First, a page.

A very limited study of natural gas production in Utah's Uinta Basin - home to 6,000 wells that account for 1 percent of the nation’s natural gas production - has found that between 6 percent and 12 percent of the basin’s natural gas production could be escaping into the atmosphere. That estimate is vastly higher than EPA's estimate of less than 2 percent leakage across the industry.
The study's finding were based on measurements recorded during a single four-hour window on one day.
Read that last sentence again.
The results are profoundly troubling. But it is important to understand that they are based on a very limited snapshot, and the methods used and conclusions drawn are open to some interpretation. For some excellent analysis of the study, read this post by Council on Foreign Relations' Michael Levi and this post by Steven Hamburg of the Environmental Defense Fund.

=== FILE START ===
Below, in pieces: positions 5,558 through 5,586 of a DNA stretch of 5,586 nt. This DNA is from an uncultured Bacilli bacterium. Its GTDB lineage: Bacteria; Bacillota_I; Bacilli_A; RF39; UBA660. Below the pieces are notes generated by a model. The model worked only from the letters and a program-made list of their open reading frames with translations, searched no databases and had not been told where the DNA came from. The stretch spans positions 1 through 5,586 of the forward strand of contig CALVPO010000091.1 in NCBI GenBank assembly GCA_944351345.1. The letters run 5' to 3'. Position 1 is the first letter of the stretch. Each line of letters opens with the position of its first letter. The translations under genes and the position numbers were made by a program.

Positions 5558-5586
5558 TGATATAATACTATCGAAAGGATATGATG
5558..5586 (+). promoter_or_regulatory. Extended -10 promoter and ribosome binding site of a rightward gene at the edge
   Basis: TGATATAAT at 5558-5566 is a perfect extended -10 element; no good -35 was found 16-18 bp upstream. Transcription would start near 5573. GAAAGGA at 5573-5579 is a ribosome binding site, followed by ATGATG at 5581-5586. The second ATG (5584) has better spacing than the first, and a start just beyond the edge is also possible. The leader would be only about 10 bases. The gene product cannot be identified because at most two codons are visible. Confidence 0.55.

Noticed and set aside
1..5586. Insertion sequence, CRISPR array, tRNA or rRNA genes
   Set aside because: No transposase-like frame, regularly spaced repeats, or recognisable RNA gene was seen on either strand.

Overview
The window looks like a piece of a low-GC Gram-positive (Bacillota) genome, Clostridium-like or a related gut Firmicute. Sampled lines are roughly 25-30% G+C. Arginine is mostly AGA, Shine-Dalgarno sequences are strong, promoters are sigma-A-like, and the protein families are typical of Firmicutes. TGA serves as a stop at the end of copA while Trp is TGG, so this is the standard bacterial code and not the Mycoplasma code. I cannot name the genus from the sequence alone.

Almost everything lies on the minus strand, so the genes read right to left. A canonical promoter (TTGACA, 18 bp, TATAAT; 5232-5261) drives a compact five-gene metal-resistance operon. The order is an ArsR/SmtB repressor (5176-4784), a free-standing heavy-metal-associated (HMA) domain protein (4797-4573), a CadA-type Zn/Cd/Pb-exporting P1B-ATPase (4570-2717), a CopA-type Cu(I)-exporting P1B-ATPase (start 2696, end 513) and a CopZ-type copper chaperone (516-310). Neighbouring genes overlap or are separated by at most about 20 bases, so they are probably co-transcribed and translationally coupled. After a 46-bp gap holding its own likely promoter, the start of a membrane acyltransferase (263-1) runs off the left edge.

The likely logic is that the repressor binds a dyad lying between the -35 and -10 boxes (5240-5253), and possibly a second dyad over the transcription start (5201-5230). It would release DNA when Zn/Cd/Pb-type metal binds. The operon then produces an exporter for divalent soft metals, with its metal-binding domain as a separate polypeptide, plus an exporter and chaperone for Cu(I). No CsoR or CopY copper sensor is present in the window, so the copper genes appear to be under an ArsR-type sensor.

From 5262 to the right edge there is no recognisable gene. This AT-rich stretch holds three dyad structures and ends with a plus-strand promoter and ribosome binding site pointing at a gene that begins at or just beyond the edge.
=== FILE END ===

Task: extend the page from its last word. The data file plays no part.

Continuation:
Robust measurement systems must be standardized, and then quickly and universally deployed to fully understand - and then to stringently regulate - fugitive methane emissions. Minimizing methane leakage - from well completion, gathering, processing, and transmission - is a basic, must-do task for the industry, and the technology is available, now. That work is insisted upon by investors, and doing it is a major determinant of the gas industry's social licence to operate - both of which the industry ignores at its peril. But it is even a more critical issue for a planet facing climate peril.